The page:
This study estimates the economic value of an increase in ecosystem services attributable to the reduced acidification expected from more stringent air pollution policy. By integrating a detailed biogeochemical model that projects future ecological recovery with economic methods that measure preferences for specific ecological improvements, we estimate the economic value of ecological benefits from new air pollution policies in the Southern Appalachian ecosystem. Our results indicate that these policies generate aggregate benefits of about $3.7 billion, or about $16 per year per household in the region. The study provides currently missing information about the ecological benefits from air pollution policies that is needed to evaluate such policies comprehensively. More broadly, the study also illustrates how integrated biogeochemical and economic assessments of multidimensional ecosystems can evaluate the relative benefits of different policy options that vary by scale and across ecosystem attributes.
Resources Magazine — May 20, 2021
Federal Climate Policy Toolkit: Land Use, Forestry, and Agriculture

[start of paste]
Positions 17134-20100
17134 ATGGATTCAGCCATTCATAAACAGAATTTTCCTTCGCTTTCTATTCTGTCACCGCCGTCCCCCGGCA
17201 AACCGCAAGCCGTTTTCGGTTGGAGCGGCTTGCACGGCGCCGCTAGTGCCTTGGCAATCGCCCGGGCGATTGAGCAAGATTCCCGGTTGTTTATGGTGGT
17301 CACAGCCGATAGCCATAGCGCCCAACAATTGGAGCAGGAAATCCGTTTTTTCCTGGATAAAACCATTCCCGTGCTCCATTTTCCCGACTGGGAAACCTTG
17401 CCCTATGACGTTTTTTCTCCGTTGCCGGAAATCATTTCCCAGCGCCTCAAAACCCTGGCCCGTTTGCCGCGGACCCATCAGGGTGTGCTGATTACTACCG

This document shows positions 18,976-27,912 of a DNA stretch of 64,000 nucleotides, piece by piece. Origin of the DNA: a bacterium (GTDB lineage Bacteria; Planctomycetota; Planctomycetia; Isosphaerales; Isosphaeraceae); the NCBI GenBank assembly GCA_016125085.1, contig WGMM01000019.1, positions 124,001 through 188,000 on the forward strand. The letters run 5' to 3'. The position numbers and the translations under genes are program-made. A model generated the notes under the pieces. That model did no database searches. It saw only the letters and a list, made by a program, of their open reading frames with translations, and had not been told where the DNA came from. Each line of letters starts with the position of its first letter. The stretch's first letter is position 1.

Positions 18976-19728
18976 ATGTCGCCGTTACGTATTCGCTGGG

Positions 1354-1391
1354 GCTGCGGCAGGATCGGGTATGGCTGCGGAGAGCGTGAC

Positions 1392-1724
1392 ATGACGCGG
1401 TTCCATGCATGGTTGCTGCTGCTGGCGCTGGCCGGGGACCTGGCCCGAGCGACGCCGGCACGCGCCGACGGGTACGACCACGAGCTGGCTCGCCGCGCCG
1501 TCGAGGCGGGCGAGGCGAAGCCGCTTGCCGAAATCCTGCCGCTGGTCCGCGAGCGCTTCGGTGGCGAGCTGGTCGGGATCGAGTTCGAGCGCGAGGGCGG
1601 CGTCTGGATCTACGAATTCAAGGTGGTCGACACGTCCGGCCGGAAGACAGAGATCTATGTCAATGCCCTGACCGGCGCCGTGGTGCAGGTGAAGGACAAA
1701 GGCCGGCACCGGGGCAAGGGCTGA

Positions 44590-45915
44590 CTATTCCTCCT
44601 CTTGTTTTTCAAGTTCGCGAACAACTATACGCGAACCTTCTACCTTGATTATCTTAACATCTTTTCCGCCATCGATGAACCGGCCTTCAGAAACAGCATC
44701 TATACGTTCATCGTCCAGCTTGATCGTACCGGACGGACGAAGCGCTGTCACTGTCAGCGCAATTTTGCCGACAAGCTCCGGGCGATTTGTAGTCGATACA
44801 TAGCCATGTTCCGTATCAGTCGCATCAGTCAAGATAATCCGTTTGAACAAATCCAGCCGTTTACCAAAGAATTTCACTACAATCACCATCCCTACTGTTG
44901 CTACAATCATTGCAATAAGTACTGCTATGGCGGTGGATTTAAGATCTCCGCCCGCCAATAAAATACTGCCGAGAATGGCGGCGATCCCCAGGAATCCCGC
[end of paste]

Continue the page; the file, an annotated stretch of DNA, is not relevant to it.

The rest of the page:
A review of the federal policy options for increasing land-related carbon storage and reducing emissions from agricultural land uses and production activities.
Common Resources — Apr 28, 2021
Can Timber Extraction Permits Help Conserve Tropical Forests?
Some claim that awarding permits for timber extraction can help conserve tropical forests by discouraging illegal logging and land-use change. A recent journal article examines whether satellite data measuring forest loss support this claim.
Common Resources — Apr 14, 2021
Getting to 30x30: Important Considerations for the Biden Administration’s Conservation Agenda
RFF’s Alexandra Thompson and Margaret Walls answer key questions that surround the Biden administration’s ambitious push to conserve 30 percent of US lands and waters by 2030.